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From Culture Shock To Gossiping: 9 Things I Learned From A Year In Odisha’s Kalahandi

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India fellow logoEditor’s Note: This post is a part of a campaign by The India Fellow program on Youth Ki Awaaz. India Fellows spend 13 months working at the grassroots level to bring about real on-ground change. They are also mentored to be socially conscious leaders and contribute to the development of the country. Apply here to be a part of the change.

Honestly, I had no clue what I was doing when I had applied for India Fellow. My folks seemed happy that I got into “something”, but they were not excited about the whole idea of me working in a random village that could be anywhere in India. Their fears were further intensified when I told them that I was going to be placed in Kalahandi district in Odisha; and that I’ll be working there for a whole year. The time passed quickly, and the programme concluded last month.

My parents changed their perceptions about Kalahandi. They have finally understood what I’m doing here and are now comfortable with me working here even after my fellowship. They are planning a visit to Swasthya Swaraj soon.

The journey so far has definitely been a roller-coaster ride; filled with cultural shocks, meeting some really amazing people, a few messed up ones too, tried a whole lot of new dishes I had never even heard of, travelled to unknown places, been depressed for a month, discovered my hidden skills… the list goes on. To sum it up, this was one of the best decisions I have ever taken in my life.

Those who are new to this program might be wondering how to live through this fellowship. I’ll share my learning with you:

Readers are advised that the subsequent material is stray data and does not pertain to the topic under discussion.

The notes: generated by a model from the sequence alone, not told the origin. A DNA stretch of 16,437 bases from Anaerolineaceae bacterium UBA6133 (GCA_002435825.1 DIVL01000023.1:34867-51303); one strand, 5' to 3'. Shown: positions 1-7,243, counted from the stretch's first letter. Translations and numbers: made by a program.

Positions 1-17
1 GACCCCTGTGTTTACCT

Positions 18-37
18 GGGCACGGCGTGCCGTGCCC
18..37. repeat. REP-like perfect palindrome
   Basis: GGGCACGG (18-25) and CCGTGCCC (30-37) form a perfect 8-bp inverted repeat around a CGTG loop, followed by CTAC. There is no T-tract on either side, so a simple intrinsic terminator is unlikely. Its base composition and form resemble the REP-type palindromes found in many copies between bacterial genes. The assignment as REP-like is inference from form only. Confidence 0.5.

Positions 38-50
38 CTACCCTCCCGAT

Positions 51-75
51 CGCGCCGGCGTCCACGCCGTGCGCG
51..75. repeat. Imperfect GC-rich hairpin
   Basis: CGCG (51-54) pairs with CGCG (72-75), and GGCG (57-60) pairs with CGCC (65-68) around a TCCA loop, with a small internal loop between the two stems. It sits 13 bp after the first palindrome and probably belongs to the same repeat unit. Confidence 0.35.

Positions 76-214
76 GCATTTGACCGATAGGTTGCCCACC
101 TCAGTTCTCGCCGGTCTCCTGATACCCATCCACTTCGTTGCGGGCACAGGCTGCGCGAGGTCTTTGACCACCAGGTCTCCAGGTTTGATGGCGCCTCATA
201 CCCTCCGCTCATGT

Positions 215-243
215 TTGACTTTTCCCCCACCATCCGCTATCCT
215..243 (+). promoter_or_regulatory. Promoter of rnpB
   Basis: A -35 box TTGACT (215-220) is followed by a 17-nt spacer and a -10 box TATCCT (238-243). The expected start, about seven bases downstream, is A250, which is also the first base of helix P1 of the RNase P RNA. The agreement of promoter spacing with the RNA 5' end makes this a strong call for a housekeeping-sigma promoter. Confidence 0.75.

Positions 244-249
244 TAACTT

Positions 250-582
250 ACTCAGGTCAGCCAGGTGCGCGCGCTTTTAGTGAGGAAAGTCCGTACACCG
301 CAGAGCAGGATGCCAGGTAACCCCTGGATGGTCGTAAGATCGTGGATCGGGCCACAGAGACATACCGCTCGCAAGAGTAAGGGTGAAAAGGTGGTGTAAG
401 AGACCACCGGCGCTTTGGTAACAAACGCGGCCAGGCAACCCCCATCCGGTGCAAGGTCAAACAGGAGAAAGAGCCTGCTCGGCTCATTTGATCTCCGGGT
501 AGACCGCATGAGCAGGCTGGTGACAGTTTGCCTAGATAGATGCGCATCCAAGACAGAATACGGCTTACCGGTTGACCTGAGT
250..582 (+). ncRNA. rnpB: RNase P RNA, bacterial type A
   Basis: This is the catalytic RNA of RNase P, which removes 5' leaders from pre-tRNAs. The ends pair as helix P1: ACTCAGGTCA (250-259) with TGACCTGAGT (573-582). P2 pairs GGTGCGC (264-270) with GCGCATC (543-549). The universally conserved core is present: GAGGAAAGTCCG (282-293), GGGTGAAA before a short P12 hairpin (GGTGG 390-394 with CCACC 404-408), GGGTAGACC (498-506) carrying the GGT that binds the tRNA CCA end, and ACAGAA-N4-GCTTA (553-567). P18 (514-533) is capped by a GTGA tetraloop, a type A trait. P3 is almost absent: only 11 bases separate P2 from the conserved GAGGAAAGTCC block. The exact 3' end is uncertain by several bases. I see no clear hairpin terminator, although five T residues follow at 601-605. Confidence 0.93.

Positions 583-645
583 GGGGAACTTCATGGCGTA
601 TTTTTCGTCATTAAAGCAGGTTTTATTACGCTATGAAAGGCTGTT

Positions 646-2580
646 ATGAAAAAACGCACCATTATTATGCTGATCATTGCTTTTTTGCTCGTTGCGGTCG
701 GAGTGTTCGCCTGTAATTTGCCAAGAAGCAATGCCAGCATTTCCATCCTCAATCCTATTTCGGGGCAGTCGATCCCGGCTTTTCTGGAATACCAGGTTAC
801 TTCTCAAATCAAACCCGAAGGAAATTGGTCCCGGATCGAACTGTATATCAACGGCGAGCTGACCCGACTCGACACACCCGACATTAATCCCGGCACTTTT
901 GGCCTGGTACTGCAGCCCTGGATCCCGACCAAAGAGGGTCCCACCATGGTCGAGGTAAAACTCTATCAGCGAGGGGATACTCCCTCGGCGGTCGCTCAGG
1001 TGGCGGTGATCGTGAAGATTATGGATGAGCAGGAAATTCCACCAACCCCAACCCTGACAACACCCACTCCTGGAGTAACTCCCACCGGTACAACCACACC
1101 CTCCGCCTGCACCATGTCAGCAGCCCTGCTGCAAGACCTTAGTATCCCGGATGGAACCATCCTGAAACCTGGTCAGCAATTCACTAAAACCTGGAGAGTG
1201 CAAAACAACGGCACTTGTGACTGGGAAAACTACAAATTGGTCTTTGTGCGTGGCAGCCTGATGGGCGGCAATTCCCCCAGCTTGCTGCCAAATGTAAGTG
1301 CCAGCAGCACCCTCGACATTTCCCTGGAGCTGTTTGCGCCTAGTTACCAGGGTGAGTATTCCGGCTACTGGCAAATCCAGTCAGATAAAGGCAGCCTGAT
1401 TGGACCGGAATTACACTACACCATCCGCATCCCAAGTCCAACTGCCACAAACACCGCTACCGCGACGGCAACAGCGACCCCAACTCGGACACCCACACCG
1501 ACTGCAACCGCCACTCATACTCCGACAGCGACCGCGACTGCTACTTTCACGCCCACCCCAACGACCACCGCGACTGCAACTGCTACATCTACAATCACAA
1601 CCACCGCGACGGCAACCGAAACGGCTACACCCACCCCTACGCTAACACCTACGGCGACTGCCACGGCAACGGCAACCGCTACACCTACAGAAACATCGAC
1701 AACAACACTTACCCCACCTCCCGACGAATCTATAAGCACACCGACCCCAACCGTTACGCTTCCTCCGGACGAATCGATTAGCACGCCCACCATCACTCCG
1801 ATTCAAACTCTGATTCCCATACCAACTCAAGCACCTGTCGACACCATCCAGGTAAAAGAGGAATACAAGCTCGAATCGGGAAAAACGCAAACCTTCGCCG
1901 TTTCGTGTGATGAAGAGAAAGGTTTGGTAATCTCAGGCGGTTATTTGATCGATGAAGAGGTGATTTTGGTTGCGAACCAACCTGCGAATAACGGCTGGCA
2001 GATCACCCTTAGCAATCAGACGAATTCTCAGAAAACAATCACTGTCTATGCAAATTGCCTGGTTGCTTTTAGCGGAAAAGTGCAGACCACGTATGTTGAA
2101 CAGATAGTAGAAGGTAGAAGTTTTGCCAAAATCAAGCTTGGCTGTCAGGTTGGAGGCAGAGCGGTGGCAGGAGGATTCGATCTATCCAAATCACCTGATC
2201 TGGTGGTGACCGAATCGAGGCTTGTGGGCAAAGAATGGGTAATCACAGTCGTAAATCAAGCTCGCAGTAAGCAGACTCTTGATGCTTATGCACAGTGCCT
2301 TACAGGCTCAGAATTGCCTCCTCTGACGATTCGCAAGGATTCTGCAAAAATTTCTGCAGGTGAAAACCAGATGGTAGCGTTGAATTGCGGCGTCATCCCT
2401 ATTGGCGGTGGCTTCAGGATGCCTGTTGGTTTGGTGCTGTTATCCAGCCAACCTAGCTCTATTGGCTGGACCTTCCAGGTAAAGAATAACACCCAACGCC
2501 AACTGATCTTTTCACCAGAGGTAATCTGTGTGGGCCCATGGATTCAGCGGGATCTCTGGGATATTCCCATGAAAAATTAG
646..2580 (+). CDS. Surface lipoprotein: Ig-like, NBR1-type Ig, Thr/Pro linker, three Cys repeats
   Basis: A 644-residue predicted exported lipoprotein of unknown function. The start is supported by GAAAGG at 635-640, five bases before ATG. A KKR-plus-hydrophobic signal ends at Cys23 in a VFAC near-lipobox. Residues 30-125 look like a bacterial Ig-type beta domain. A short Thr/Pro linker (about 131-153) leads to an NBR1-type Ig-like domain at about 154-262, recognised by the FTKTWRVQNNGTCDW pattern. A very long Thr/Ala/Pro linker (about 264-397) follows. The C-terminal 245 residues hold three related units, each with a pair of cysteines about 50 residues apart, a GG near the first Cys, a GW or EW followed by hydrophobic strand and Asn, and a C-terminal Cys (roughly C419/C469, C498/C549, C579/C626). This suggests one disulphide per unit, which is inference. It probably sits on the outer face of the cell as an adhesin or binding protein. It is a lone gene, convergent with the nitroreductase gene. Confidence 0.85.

1. Patience
I think patience is one of the most important personality traits required to work in this sector. It took my mentor around 5-6 months to trust me. There were days (even weeks) when I thought I was not contributing enough and even felt that I was probably a bad pick. Yes, there was plenty of challenging situation, and at times I felt lonely. But keeping calm was the only option, and things eventually turned good for me.

2. Improvisation

This will literally save your life. When I was giving a malaria training to high school children, I had to show them a video documentary as a part of the session. Unfortunately, the power went off, the speakers didn’t work, and the entire program was jeopardized. I immediately improvised and divided the divided the children into groups. I gave each group drawing charts, sketch pens and stationary; and asked them to discuss among themselves what I had taught them. Next, I asked each group to come up and present their charts to everyone in the class. It turned out to be a huge success, and that activity was later incorporated in the malaria training module.

3. Reading

Reading was one of the best things I did during my fellowship and will continue doing it forever. Books are your mentors. In the past one year, I mainly read books on development. Fortunately, online retailers like Amazon and Flipkart deliver to Bhawanipatna, where I live.